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OSF adopts new leadership model with three associate artistic directors

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Evren Odcikin
Scarlett Kim
Mei Ann Teo
Plan designed to place artists at the center

A reimagined artistic leadership structure, designed to place the artist at the center of how theater is accessed and developed, will lead the Oregon Shakespeare Festival into its post-pandemic future.

A new troika of associate artistic directors will work with OSF Artistic Director Nataki Garrett to help achieve her vision for a transformed American theater.

Scarlett Kim and Mei Ann Teo join Evren Odcikin to serve as a nonhierarchical team working to transcend traditional text-centric models and give priority, resources and space to theater artists across media and professions.

Although they’ll collaborate with Garrett generally, each brings an area of expertise — Kim in innovation and strategy, Teo in new work, and Odcikin in artistic programming.

The two new hires were made possible with a grant from the BOLD Theater Women’s Leadership Circle, an initiative created to bridge gaps for women in the American theater. Odcikin has been with OSF for two years.

“I want to be able to provide support for the artists from their point of entry,” Garrett said, “as opposed to having the artist fit into OSF’s historical, traditional and often-mechanistic processes.”

The new structure will serve as a conduit for how OSF engages and develops new work as well as how it interprets the classics — in both live and digital spaces.

Garrett says the process involves breaking down and rebuilding structures “within predominantly white institutions that hierarchize the artists while grinding them down.”

“I believe that by uplifting the people who are creating the work, you will invariably uplift and hopefully evolve the worldviews of people who are witnessing it,” she said.

While traditional theater on the OSF campus remains front and center, the organization also is reimagining not only what it wants to be now, but also into the future. That future will include hybrid forms that can reach global audiences, as platformed by OSF’s interactive digital space, O!. There also will be a place for artistic experimentalism, both rigorous and playful.

Kim had already been engaged by OSF to direct the upcoming episodic digital Shakespeare adaptation “The Cymbeline Project.” A director, artist and producer, Kim was born in Seoul, South Korea, and used the artistic landscape of Los Angeles as her laboratory.

“I feel so energized to enter into OSF,” she said. “The work in the digital realm isn’t meant to betray our roots in liveness. Rather, it expands our notion of liveness.” She is excited about technology enabling OSF to bring its work into people’s living rooms globally.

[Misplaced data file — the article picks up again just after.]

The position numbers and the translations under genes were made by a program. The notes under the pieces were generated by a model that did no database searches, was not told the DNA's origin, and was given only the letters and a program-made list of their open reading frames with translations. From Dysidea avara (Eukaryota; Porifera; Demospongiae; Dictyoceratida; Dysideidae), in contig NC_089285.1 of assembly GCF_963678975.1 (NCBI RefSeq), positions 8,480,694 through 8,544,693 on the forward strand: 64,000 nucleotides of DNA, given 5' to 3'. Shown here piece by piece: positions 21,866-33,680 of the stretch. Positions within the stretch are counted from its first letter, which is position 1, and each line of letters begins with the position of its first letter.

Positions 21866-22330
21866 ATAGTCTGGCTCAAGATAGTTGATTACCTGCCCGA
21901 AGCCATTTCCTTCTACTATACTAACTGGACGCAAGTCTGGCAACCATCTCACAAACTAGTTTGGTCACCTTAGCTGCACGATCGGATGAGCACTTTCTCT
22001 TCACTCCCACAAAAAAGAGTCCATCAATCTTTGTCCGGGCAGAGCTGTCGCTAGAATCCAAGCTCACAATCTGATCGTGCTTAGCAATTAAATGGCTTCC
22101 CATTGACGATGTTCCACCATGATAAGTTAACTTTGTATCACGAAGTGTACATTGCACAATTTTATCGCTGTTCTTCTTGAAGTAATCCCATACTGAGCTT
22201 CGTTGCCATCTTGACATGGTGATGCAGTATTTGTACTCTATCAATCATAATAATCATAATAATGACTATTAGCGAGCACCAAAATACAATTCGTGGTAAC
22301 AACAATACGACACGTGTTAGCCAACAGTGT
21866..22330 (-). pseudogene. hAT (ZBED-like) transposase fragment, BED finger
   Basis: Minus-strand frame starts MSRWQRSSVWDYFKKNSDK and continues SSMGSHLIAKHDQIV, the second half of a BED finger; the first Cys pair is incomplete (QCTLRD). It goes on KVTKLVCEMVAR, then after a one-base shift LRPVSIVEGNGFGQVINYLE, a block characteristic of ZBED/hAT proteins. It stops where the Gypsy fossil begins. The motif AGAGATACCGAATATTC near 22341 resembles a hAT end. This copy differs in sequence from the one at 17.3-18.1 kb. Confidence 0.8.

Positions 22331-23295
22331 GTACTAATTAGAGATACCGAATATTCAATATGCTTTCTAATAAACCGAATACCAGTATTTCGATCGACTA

Kim co-founded and served as artistic director of The Mortuary in L.A., a performance lab for unusual collaborations and unclassifiable practices in life and art. At CultureHub, a global art and technology company, she oversaw artistic programming for its L.A. studio.

Teo, a Singaporean immigrant who has lived on both U.S. coasts, is a maker of theater and film internationally, having come to OSF following a tenure as artistic director of Musical Theater Factory in New York City.

“I’m thrilled to helm new work at OSF alongside this team,” Teo said. “As my work has spanned the gamut of reimagined classics, new plays and musicals, I am invigorated by the possibilities at OSF.”

As a director and dramaturg, Teo creates across genres, including music theater, classics and documentary theater.

Odcikin, who was born and raised in Turkey and built his U.S. career in the San Francisco Bay Area, is a director, writer and arts administrator.

“I’m inspired to be working with two formidable artists like Scarlett and Mei Ann,” he said. “Their global perspective gives them a lived understanding of the nuances of layered identity and a wide range of storytelling traditions.”

Before joining OSF, Odcikin worked at Guthrie, A.R.T., Woolly Mammoth, Berkeley Rep, Kennedy Center and other theaters.

Garrett considers all three associate artistic directors as experimental artists and rigorous “deconstructors” of systems.

“They know how a conventional system works and also where it breaks apart,” she said. “They know how to lay everything out, figure out how it works, and evolve it into something new.”

OSF is expected to announce its 2022 season in late September. For more information and updates, see osfashland.org

Reach Ashland writer Jim Flint at jimflint.ashland@yahoo.com.